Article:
Maybe if honor more unbelievers, there would be more believers. Maybe if we honor the calling on people’s life more people would rise up to the calling of their life. It’s honor that lifts people up. So come on, Romans 13:7 says, “Give to everyone what you owe him: If you owe taxes, pay taxes; if revenue, then revenue; if respect then respect; if honor then honor.” You know what this verse tells us? That you actually owe people honor like a tax. You actually owe people honor like a mortgage payment you got to make. Why? Because they’re made in the image and likeness of God, they’ve got gifts and talents in their life, and they’ve been called by God to live a life of greatness even when they’re not. And don’t honor people because their behavior is worthy of honor. Honor people because you have the heart of a king.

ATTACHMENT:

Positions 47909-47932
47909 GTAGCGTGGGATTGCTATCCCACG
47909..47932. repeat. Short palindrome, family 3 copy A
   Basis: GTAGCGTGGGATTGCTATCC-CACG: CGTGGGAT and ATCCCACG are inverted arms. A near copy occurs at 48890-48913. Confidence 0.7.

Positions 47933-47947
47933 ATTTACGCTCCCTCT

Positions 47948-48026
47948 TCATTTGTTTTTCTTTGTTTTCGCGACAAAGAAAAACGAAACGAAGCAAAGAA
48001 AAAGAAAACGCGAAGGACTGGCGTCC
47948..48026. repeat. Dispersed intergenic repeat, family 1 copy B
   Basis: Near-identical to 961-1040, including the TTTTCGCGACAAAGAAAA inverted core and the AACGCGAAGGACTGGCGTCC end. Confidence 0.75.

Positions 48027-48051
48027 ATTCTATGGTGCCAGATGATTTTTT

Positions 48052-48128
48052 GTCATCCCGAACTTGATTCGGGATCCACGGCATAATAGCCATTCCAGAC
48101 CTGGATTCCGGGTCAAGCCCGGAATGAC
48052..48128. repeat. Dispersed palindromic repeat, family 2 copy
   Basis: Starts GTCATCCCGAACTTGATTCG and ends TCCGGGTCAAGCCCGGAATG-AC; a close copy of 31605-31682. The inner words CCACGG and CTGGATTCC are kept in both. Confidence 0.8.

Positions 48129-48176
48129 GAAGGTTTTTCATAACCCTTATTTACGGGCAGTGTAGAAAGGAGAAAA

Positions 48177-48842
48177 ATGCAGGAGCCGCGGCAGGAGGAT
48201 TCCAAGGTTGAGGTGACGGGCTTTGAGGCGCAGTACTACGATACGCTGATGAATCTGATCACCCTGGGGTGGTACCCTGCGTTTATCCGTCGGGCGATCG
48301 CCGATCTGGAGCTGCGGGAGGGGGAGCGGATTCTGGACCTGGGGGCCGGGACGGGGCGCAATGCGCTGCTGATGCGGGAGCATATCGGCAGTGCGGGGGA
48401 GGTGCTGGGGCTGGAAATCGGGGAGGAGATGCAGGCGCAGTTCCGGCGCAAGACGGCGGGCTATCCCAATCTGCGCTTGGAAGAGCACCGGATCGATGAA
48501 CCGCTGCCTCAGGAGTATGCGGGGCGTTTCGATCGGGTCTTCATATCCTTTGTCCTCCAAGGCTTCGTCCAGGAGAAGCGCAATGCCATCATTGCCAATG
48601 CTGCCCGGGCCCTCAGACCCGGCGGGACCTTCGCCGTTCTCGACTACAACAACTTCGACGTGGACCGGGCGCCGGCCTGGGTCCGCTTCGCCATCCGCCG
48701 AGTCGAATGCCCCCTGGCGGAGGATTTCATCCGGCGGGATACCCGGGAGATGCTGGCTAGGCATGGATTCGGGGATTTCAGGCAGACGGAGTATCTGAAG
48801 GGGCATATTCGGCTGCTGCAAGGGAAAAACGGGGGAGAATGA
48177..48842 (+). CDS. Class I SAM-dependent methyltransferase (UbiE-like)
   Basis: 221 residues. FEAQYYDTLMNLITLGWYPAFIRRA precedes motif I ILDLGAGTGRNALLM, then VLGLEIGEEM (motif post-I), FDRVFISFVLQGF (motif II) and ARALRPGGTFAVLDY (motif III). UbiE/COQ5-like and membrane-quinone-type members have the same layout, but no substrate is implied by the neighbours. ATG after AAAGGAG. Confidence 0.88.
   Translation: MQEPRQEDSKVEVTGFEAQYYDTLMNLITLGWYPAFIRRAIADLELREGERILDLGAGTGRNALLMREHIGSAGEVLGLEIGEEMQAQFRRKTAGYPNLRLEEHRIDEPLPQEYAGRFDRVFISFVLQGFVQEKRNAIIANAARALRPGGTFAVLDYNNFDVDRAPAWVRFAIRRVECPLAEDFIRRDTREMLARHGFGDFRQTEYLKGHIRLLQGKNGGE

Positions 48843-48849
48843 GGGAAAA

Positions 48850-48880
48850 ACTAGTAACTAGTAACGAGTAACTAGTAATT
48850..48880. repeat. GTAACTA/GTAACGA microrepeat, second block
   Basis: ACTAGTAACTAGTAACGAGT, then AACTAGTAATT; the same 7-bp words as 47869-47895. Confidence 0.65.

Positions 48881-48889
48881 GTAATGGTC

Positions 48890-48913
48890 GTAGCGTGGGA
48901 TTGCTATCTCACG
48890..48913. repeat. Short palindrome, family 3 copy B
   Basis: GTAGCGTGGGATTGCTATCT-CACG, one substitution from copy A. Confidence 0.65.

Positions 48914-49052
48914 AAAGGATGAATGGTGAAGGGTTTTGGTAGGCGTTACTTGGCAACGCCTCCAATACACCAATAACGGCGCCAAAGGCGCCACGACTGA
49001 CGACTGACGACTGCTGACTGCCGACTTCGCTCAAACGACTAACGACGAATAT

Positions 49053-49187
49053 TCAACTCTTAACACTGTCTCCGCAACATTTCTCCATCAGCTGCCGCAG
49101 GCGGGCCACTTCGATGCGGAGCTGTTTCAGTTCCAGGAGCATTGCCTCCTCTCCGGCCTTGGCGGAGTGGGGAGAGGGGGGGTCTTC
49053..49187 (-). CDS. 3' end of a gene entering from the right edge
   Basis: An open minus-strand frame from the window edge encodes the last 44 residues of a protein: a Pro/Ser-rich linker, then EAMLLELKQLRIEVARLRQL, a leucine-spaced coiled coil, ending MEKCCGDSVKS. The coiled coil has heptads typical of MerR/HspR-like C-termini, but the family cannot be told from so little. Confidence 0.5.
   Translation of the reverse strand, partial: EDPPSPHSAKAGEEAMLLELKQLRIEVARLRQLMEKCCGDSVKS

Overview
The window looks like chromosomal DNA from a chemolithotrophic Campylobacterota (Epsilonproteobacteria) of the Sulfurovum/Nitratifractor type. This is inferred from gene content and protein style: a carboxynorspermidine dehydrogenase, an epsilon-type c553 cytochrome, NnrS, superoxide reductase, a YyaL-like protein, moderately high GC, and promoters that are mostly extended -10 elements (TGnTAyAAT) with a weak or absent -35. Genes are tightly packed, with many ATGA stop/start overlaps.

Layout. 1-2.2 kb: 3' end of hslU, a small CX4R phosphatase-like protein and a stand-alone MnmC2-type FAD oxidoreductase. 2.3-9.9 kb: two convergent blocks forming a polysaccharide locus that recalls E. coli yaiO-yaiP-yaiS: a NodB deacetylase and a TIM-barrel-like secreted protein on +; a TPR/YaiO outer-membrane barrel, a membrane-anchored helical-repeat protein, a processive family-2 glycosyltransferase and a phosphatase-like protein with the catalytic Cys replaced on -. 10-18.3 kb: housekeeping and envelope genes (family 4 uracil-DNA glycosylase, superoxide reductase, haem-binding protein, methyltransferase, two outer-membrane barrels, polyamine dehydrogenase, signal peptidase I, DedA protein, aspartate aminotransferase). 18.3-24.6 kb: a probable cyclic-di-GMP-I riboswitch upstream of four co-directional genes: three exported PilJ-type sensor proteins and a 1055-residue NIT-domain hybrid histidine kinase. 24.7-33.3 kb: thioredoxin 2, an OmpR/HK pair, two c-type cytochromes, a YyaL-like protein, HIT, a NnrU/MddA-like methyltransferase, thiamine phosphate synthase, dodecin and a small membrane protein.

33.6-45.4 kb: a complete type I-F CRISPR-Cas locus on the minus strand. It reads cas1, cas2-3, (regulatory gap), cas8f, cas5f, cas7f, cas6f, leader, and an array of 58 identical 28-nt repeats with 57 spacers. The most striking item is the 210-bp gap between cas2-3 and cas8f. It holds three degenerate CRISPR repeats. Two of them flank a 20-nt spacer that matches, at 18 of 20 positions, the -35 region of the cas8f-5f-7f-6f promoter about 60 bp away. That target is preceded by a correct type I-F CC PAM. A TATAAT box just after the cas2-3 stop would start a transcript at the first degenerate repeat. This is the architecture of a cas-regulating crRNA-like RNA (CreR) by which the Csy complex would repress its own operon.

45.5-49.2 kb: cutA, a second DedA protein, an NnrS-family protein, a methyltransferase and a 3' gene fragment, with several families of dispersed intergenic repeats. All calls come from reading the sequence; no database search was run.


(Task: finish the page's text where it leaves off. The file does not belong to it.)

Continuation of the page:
Because you are honorable. This is Jesus, he never forgot who people were. This is why he can walk up and touch the leper that no one wanted to be around. This is why he can go to Zaccheus’ house and hang out with him. This is why he could let the woman anoint his feet, or hang out with the Samaritan at the well. That’s why he could treat Pilate with honor and respect. Why? Because he never forgot who God made them to be. We forget. Come on, Genesis 1:27 says, “Let us make man in our image and our likeness and let them rule.” We think about us in this verse. But it’s also true of them. They’ve been made in the image and likeness of God and they’ve been empowered by God to rule. So guess what, when you go to the checkout, and you don’t like that person and how they’re behaving and what they’re doing, they’ve still been empowered by God to rule and reign over that space in His image and His likeness. So don’t treat them like a slave, treat them like a king. When you engage with a police officer and you don’t like it, guess what? He’s been empowered by God with that authority over that space.